With recent changes in QM/ATR rules along with intolerance for any error which may impinge marketability or the ability to expeditiously foreclose, mortgage originators are facing a variety of increased risks. Sure, lenders can create unspecific GAAP reserves, but those unspecific reserves are not tax deductible. To help mortgage bankers avoid staying up at night worrying about their secondary market/QM business risks and be able to reduce current taxable income, The Tomorrow Group and Wingspan Insurance Services have partnered to create SMART, the Secondary Market Assurance Reimbursement Trust, an innovative and highly tax-efficient solution that takes a proven captive concept and applies it to the mortgage banking business. These products neatly solve the tax inefficiencies of loan loss reserves and particularly help lenders involved with third party originations to efficiently manage counterparty risk. Servicers facing FHA and GSE curtailment risks or originators concerned about possible CFPB fines for HMDA and other errors hitting next year could find these approaches quite helpful in reducing current taxes and smoothing results for 2014 and 2015. Contact Tony Schweiger at firstname.lastname@example.org or go to http://www.secondarymarketinsurance.com/ to schedule a conversation at the MBA convention (Wingspan Booth) or soon after the conference.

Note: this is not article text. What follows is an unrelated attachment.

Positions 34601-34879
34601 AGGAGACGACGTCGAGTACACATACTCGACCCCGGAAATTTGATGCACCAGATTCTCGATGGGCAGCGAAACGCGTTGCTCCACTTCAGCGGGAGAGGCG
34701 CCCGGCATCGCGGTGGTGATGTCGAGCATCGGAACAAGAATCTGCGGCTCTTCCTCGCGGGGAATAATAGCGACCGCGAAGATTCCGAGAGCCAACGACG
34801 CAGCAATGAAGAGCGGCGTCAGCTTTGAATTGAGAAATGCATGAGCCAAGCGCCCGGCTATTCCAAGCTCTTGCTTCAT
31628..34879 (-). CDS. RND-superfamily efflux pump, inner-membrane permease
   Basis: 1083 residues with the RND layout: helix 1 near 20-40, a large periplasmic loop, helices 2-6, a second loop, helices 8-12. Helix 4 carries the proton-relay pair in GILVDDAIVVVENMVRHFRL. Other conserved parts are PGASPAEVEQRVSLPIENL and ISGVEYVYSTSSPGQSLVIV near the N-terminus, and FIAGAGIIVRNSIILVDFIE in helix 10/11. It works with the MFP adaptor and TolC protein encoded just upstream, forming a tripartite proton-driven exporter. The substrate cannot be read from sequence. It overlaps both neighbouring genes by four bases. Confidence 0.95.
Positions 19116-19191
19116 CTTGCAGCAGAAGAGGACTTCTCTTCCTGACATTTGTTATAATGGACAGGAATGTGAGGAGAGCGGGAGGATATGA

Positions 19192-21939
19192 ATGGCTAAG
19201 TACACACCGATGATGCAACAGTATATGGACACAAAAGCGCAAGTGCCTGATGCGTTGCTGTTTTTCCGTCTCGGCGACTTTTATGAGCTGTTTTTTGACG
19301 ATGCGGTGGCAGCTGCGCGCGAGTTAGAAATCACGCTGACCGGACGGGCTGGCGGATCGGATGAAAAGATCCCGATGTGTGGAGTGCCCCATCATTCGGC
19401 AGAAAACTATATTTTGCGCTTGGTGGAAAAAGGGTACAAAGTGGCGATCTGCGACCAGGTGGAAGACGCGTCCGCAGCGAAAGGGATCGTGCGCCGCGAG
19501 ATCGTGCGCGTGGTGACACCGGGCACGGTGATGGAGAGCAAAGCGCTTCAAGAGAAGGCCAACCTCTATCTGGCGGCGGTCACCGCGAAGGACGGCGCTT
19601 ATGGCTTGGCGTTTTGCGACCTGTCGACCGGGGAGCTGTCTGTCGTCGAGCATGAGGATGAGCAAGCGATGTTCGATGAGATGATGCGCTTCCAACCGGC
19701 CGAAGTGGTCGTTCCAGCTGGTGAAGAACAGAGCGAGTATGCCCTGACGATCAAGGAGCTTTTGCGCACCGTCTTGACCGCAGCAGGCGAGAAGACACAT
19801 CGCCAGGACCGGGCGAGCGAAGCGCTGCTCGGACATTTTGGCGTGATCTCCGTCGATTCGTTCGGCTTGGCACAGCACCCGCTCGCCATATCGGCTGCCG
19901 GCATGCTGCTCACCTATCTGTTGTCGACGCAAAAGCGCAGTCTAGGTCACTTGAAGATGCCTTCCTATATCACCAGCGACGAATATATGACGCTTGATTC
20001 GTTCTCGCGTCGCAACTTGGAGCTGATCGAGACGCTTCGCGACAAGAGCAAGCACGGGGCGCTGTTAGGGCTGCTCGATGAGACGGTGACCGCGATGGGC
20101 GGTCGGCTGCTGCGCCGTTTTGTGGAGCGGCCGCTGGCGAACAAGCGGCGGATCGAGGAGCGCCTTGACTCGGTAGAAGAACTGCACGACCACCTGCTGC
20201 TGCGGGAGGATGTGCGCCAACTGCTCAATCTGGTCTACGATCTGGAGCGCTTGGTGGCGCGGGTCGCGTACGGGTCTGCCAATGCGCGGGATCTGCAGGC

Speaking of QM, we’ve had some pretty big QM news this week. “The Agencies are issuing this statement to describe some general principles that will guide supervisory and enforcement activities with respect to entities within their jurisdiction as the Ability-to-Repay Rule takes effect in January 2014. In the Agencies’ view, the requirements of the Ability-to-Repay Rule and ECOA are compatible. ECOA and Regulation B promote creditors acting on the basis of their legitimate business needs. Viewed in this context, and for the reasons described below, the Agencies do not anticipate that a creditor’s decision to offer only Qualified Mortgages would, absent other factors, elevate a supervised institution’s fair lending risk.” Read it and weep, or read it and look for clarity, either way here it is. http://www.fdic.gov/news/news/press/2013/pr13091a.html?source=govdelivery&utm_medium=email&utm_source=govdelivery